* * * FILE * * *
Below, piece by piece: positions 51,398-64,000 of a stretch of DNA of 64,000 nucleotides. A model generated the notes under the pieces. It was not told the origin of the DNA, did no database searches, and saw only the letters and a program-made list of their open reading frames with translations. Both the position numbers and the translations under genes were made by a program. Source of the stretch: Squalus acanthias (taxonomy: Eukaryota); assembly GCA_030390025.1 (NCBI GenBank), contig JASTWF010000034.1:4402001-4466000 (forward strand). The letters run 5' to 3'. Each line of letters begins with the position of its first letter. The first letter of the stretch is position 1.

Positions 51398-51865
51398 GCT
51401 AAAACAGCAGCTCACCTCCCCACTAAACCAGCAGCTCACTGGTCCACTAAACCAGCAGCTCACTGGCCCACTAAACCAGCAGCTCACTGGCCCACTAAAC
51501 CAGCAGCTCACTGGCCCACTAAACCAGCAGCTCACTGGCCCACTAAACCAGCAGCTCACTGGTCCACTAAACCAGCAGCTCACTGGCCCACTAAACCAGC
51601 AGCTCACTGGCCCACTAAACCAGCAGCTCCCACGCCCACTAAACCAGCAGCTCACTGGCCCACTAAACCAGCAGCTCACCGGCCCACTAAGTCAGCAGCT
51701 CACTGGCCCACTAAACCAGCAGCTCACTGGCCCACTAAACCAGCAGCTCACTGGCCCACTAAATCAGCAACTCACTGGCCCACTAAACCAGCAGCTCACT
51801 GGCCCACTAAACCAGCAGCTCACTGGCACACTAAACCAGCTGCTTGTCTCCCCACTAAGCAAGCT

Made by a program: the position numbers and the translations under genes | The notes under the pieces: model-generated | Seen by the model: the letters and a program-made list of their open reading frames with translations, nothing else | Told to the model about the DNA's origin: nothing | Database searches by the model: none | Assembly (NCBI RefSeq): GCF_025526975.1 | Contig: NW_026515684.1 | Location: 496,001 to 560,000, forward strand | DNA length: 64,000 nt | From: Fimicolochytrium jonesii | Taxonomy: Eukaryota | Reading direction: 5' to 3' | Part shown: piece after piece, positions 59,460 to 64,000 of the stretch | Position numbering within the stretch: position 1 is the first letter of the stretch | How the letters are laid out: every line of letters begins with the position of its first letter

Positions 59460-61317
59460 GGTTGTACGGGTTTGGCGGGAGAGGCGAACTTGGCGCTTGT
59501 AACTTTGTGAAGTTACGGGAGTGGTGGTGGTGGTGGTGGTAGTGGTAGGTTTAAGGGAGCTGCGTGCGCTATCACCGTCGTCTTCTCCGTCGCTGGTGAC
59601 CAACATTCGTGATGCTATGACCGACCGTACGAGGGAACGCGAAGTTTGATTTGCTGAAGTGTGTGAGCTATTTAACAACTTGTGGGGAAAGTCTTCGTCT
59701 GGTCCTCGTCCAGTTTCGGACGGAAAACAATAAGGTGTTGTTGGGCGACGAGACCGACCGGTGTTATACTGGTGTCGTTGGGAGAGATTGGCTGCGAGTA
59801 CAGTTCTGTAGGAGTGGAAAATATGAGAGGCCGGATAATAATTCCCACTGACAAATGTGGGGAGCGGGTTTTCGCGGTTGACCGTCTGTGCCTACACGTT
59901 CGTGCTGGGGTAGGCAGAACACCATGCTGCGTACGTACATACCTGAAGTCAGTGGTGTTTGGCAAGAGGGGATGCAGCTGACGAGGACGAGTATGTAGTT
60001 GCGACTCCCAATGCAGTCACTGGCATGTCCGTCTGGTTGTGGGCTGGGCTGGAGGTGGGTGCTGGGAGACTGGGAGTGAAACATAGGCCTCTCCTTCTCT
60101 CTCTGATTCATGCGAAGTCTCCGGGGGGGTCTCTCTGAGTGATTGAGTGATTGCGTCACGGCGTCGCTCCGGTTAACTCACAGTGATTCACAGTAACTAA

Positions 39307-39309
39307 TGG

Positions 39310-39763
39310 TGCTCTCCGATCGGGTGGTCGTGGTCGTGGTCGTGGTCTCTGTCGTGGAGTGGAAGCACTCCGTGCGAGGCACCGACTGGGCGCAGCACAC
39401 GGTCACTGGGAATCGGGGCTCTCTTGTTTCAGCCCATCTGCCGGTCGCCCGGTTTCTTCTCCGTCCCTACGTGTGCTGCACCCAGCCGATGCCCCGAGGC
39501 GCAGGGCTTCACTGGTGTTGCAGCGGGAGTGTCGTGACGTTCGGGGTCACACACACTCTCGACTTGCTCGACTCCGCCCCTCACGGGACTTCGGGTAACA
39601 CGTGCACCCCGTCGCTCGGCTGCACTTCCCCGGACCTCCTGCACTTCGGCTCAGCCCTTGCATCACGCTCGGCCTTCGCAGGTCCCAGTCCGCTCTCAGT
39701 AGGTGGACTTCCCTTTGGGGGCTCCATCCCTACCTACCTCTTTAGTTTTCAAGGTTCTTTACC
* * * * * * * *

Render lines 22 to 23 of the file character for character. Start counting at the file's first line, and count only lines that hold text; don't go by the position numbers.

39310 TGCTCTCCGATCGGGTGGTCGTGGTCGTGGTCGTGGTCTCTGTCGTGGAGTGGAAGCACTCCGTGCGAGGCACCGACTGGGCGCAGCACAC
39401 GGTCACTGGGAATCGGGGCTCTCTTGTTTCAGCCCATCTGCCGGTCGCCCGGTTTCTTCTCCGTCCCTACGTGTGCTGCACCCAGCCGATGCCCCGAGGC